You’ve probably seen the Sonic Drive-In commercial touting the 168,894 different drink combination’s they offer. So if you tried a new one every day you’d have to live 463 years to get through all the possibilities. That sounds daunting. However if I were to calculate all the different options we have available in wood flooring we would be at around 1,209,600 options. Sonic drinks, it turns out, are rather simple compared to the complexity of picking a wood floor.

In reality of course we’ve never made anywhere near that many items, but those are the options available to us. I arrived at that number by multiplying the number of species x textures x finished/unfinished x type of finish x widths x thicknesses x grades x colors. I was actually very conservative on my calculation as the color possibilities could be endless. To this point we’ve made about 20 different colors so I used that number. But to make this a little less complex, let me throw out the major choices you need to consider when purchasing a wood floor.

1. Site-Finished vs. Pre-finished
Do you want the floor truly custom to your own taste (finished to your own spec on site) or prefinished in the plant. One thing to consider; site finishing is more labor intensive but is also the only way to get a truly custom floor.

2. Engineered Wood vs. Solid Wood
Engineered floors are more stable and can be glued directly to concrete as well as can be used in basements. Solid floors can only be used at ground level and above. This is due to the stability of engineered flooring.

3. Species
We work with 6 different domestic species and 3 exotic species. The species will not only determine what color range you will be able to work in, but also the graining patterns (oak grain is much more pronounced than maple) will give different looks. In addition, the species will also determine the hardness of the floor (walnut is much softer than maple).

4. Texture
Flat finished floors are traditional and you’ll have a smooth texture. Wire-brushing will make the texture much more pronounced as you will see the depth of the grain. Hand scraping will add a time-worn appearance to the floor. Pros and Cons: Textured floors will not show wear as quickly and sometimes hide dirt better, but these floors are also more difficult to re-finish down the road.

5. Color
This one is pretty self-explanatory. What color do you want?

6. Finish
First off, if you are thinking of site-finished flooring, then this question would be for your flooring contractor as he’ll be applying the finish in your home. For pre-finished flooring, we can finish a floor with different types of coatings. Aluminum oxide top coats have become the industry standard for pre-finished floors and they offer good wear resistance. European oiled floors will offer much more depth and richness of color than aluminum oxide but will also require more maintenance on your part.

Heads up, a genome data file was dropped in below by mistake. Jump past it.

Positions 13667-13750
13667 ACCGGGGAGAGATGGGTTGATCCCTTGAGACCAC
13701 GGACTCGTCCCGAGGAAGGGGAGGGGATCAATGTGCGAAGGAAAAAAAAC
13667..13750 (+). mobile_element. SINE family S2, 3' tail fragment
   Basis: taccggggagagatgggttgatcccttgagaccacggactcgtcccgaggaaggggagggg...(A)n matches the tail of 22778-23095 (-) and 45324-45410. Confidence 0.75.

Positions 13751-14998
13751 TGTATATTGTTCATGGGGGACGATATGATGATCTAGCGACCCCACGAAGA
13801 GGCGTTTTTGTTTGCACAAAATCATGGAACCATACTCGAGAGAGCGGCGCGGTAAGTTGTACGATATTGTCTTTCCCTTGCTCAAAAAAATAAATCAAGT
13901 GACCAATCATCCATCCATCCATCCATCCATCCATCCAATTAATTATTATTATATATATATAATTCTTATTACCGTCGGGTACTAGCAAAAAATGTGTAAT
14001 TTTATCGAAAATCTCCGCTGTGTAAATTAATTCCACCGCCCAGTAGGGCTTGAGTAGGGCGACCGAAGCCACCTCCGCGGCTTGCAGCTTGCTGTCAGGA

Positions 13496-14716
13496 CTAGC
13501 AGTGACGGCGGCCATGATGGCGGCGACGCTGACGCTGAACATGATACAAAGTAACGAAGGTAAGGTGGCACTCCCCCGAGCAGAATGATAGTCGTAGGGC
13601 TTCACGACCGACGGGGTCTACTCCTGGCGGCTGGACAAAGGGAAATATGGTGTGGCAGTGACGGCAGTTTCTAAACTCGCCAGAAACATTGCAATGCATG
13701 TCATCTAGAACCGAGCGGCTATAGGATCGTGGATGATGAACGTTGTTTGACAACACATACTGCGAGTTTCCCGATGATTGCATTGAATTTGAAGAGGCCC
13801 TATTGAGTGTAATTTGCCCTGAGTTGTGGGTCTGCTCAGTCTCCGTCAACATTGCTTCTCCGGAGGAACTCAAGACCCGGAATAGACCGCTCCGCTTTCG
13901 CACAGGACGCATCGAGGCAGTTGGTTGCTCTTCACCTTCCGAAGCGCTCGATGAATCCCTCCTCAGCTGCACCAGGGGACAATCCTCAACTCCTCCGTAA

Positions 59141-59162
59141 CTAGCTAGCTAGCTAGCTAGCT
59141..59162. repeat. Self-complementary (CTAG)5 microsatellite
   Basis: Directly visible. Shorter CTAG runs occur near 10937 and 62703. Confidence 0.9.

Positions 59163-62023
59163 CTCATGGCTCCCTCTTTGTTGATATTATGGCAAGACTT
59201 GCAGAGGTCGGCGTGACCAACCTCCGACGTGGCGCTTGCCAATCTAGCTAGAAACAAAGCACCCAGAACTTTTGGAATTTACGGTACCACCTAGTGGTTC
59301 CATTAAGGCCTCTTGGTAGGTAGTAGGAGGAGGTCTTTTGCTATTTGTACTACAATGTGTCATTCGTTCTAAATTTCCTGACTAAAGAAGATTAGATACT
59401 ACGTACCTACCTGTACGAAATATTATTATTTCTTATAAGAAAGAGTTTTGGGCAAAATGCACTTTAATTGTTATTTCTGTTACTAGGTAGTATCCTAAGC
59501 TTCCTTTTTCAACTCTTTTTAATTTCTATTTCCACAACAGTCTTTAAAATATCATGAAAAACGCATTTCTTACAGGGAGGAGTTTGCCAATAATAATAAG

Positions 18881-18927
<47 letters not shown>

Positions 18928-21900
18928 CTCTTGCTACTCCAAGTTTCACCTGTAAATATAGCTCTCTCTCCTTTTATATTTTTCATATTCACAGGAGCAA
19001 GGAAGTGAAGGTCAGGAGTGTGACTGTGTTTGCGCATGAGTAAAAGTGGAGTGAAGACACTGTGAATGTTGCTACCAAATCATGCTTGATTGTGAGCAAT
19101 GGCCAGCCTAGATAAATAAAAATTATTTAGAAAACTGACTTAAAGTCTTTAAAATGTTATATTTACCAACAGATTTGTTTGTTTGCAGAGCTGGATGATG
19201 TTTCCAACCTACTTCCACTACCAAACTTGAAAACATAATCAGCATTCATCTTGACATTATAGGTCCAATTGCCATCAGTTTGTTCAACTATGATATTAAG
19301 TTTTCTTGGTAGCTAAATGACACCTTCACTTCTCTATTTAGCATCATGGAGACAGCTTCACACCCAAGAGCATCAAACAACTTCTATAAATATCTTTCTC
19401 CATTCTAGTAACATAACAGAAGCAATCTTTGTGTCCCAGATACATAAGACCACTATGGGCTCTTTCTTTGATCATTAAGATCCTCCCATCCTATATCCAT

7. Thickness
This isn’t really something to worry about unless you have an issue in an existing home where you are trying to match the height of another existing flooring product. For example, if you want a wood floor that matches up perfectly height-wise with a tile floor that’s already in the home. The thinner the floor the cheaper it should be, but also the thinner floors often have a very shortened lifespan of usability so you might save up front on it but you also may replace it more than once. Our typical product is made so that it will last as long as your house is standing.

8. Width
We make floors in a number of different widths from the traditional 2 1/4” up to 7” wide. Things to consider: the wider floors are in fashion currently however they are also more expensive and can be less stable which means if you have a 7” wide floor you are more likely to see some shrinkage in the wintertime than if you have a 3 1/4” floor. Wider floors have more ability to move with the seasonal changes in temperature and humidity. But they do look awesome.

I realize I run the risk of complicating this to the point that you don’t want to have to bother with choosing. If that is the case the best thing to do is to communicate what look you’re trying to achieve and your budget and then I can make some suggestions. If you do have pets you might check out my post on wood floors and pets for some other considerations. The bottom line for choosing wood flooring: they are easy to clean, they are naturally beautiful, they add value to your home, they should last forever (as long as your child doesn’t bring the water hose into the house anyway), they are not cold to bare feet like tile, they don’t trap dust like carpet, they are the only truly renewable flooring option so they’re environmentally friendly and my son might not have learned to walk if we didn’t have them. Seriously do you think this chair would slide like that across the carpet?